Viewpoint: New Phoenix city tag: Urban land-Phil?

[Source: E. J. Montini, Arizona Republic] — Last week, Mayor Phil Gordon outlined his 17-point plan to transform Phoenix into the greenest city in America, an initiative that may or may not lead to an improved environment but did cause a number of enthusiastic readers to shovel out the compost heaps of their imaginations and recycle (to me) even MORE of their suggestions for the city’s new motto.  For example:

  • “Phoenix: America’s greenest (with envy) city.”  
  • And: “Phoenix: We’re Green! (Just look at our swimming pools).”
  • And: “Phoenix: Urban land-Phil.”

Downtown Phoenix

A little over a week ago, I wrote a column about how the Downtown Phoenix Partnership paid a marketing firm $160,000 to come up with a new “brand” for Phoenix.  The result?  “Phoenix: Arizona’s urban heart.”

Since then, by way of the telephone, e-mail, letters, and blog responses, readers have offered (free of charge, mostly) their ideas for what a proper slogan should be.  Some individuals were inspired simply to tweak the “Arizona’s urban heart” slogan by suggesting a less conspicuous but still vital body part.  As in: “Phoenix: Arizona’s hardening prostate.”

Others seemed to believe that our community is best identified by its complicated relationship with our neighbor to the south.  A few of these include:

  • “Phoenix: Mexico’s second-largest city.”
  • “Phoenix: Kidnapping is the new economy.”
  • “Phoenix: Latin America’s best-kept secret.”
  • “Phoenix: No English, no problem.”

A number of others residents chose to mimic the wildly successful slogan for Las Vegas, “What happens here stays here.”  Among them were:

  • “What happens in Phoenix . . . is California’s fault.”
  • And: “What happens in Vegas . . . sort of happens at our Indian casinos.”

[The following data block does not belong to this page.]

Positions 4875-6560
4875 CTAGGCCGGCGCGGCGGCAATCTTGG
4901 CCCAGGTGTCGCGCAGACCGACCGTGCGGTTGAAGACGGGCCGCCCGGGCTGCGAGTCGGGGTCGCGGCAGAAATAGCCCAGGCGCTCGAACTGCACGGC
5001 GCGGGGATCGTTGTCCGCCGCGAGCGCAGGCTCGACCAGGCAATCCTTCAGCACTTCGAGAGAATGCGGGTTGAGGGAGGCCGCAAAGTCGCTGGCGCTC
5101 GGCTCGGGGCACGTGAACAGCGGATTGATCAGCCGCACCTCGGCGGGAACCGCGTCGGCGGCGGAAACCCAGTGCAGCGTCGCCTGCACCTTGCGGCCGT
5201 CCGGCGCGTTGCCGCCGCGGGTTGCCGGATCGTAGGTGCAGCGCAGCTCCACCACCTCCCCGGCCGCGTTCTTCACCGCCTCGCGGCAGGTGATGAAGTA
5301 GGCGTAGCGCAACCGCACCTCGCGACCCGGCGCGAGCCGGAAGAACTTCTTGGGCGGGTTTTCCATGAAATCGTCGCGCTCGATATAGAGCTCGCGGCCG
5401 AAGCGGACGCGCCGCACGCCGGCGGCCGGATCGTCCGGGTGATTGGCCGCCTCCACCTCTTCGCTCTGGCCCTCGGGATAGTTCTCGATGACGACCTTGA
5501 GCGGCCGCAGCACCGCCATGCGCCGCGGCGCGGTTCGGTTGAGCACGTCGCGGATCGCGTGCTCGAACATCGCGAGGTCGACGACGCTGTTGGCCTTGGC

Some readers tinkered with how the first two letters in Phoenix sound like an “f” and incorporated phonetics into slogans that were both descriptive and explanatory.  Like:

  • “Phoenix: Phirst in phorclosure.”
  • And: “Phoenix: Phar from Philadelphia.”

Others took their inspiration from the city’s reputation as a retirement destination or a place for those looking to make a fresh start.  These included:

  • “Phoenix: So close to California, so far from God.”
  • “Phoenix: Help! We’re surrounded!”
  • “Phoenix: Where Cubs fans go to die.”
  • “Phoenix: Will you PLEASE switch off your turn signal?”
  • “Phoenix: Because I was out of good options.”

On the other hand, quite a few readers took the challenge of creating a new slogan seriously.  And after having read what seemed like hundreds of heartfelt and earnest suggestions, I must admit that I have come to the conclusion that the $160,000 spent by the Downtown Phoenix Partnership was… a bargain.  

This is not to say that all of the offerings I received were without potential.  Some were decent.  For instance: “Phoenix: Little big town.”  It’s just that most of the suggestions did not possess the kind of peevish whimsy, existential kookiness or incisive self-deprecation that I love about this place.  Which is why the best of the suggested slogans, hands down, was this: “Phoenix: It’s Arpaiolicious!” [Note: To read the full article, click here.]

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